Thursday, February 29, 2024

Survey: 69% of PH firms hit with ransomware in 2021

A new survey from Sophos has revealed that 66% of organizations surveyed were hit with ransomware in 2021, up from 37% in 2020.

In the Philippines, the report found that 69% of Philippine organizations were hit with ransomware in 2021, higher than the global average of 66%.

The average ransom paid by organizations that had data encrypted in their most significant ransomware attack increased nearly fivefold to reach $812,360. There was also a threefold increase in the proportion of organizations paying ransoms of $1 million or more.

In the Philippines, the average ransom payment was $1.6 million in 2021, 63% higher than 2020’s $820,000. It cost these organizations $1.34 million to rectify the impact of the attacks, from downtime, people time, device cost, network cost, to lost opportunity, among others.

Forty-six percent of the organizations that had data encrypted paid the ransom to get their data back, even if they had other means of data recovery, such as backups.

“Alongside the escalating payments, the survey shows that the proportion of victims paying up also continues to increase, even when they may have other options available,” said Chester Wisniewski, principal research scientist at Sophos.

“There could be several reasons for this, including incomplete backups or the desire to prevent stolen data from appearing on a public leak site. In the aftermath of a ransomware attack there is often intense pressure to get back up and running as soon as possible.

“Restoring encrypted data using backups can be a difficult and time-consuming process, so it can be tempting to think that paying a ransom for a decryption key is a faster option. It’s also an option fraught with risk.

“Organizations don’t know what the attackers might have done, such as adding backdoors, copying passwords and more. If organizations don’t thoroughly clean up the recovered data, they’ll end up with all that potentially toxic material in their network and potentially exposed to a repeat attack.”

The main findings of the State of Ransomware 2022 global survey, which covers ransomware incidents experienced during 2021, as well as related cyber insurance issues, include:

  • Ransom payments are higher – In 2021, 11% of organizations said they paid ransoms of $1 million or more, up from 4% in 2020, while the percentage of organizations paying less than $10,000 dropped to 21% from 34% in 2020
  • More victims are paying the ransom – In 2021, 46% of organizations that had data encrypted in a ransomware attack paid the ransom. Twenty-six percent of organizations that were able to restore encrypted data using backups in 2021 also paid the ransom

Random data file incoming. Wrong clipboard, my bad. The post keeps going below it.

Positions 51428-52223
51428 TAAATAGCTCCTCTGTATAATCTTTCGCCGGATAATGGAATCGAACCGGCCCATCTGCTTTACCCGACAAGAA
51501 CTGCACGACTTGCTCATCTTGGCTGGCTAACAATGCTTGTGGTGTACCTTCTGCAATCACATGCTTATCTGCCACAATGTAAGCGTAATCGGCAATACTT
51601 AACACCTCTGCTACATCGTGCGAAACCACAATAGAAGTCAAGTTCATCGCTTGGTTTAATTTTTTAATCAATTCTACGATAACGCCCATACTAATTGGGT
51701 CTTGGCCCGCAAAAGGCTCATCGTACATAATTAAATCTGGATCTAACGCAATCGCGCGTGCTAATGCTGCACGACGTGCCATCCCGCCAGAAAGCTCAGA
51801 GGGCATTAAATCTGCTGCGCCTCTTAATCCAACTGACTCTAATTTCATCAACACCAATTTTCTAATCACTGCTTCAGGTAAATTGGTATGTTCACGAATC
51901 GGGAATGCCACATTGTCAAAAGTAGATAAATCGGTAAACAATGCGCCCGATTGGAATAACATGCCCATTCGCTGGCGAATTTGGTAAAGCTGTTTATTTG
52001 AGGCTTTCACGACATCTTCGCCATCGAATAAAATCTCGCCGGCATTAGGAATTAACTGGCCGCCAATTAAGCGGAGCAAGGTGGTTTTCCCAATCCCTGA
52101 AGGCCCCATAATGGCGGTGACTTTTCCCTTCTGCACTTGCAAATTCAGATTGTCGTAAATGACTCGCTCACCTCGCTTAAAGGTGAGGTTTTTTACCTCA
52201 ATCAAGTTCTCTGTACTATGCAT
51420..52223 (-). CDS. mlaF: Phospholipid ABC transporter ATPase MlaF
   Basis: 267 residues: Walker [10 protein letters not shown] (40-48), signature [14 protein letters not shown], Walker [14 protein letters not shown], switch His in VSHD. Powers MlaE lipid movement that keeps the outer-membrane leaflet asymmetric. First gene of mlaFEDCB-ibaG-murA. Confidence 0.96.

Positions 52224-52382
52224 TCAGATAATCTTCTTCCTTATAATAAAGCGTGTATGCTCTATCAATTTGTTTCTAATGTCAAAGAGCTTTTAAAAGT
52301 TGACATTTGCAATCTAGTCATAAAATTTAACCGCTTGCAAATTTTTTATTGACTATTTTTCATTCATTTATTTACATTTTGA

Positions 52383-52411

• The impact of a ransomware attack can be immense – The average cost to recover from the most recent ransomware attack in 2021 was $1.4 million.  It took on average one month to recover from the damage and disruption. Ninety percent of organizations said the attack had impacted their ability to operate, and 86% of private sector victims said they had lost business and/or revenue because of the attack
  • Many organizations rely on cyber insurance to help them recover from a ransomware attack – 83% of mid-sized organizations had cyber insurance that covers them in the event of a ransomware attack – and, in 98% of incidents, the insurer paid some or all the costs incurred (with 40% overall covering the ransom payment)
  • Ninety-four percent of those with cyber insurance said that their experience of getting it has changed over the last 12 months, with higher demands for cybersecurity measures, more complex or expensive policies and fewer organizations offering insurance protection

“The findings suggest we may have reached a peak in the evolutionary journey of ransomware, where attackers’ greed for ever higher ransom payments is colliding head on with a hardening of the cyber insurance market as insurers increasingly seek to reduce their ransomware risk and exposure,” said Wisniewski.

“In recent years, it has become increasingly easy for cybercriminals to deploy ransomware, with almost everything available as-a-service. Second, many cyber insurance providers have covered a wide range of ransomware recovery costs, including the ransom, likely contributing to ever higher ransom demands.

“However, the results indicate that cyber insurance is getting tougher and in the future ransomware victims may become less willing or less able to pay sky high ransoms. Sadly, this is unlikely to reduce the overall risk of a ransomware attack.

“Ransomware attacks are not as resource intensive as some other, more hand-crafted cyberattacks, so any return is a return worth grabbing and cybercriminals will continue to go after the low hanging fruit.”

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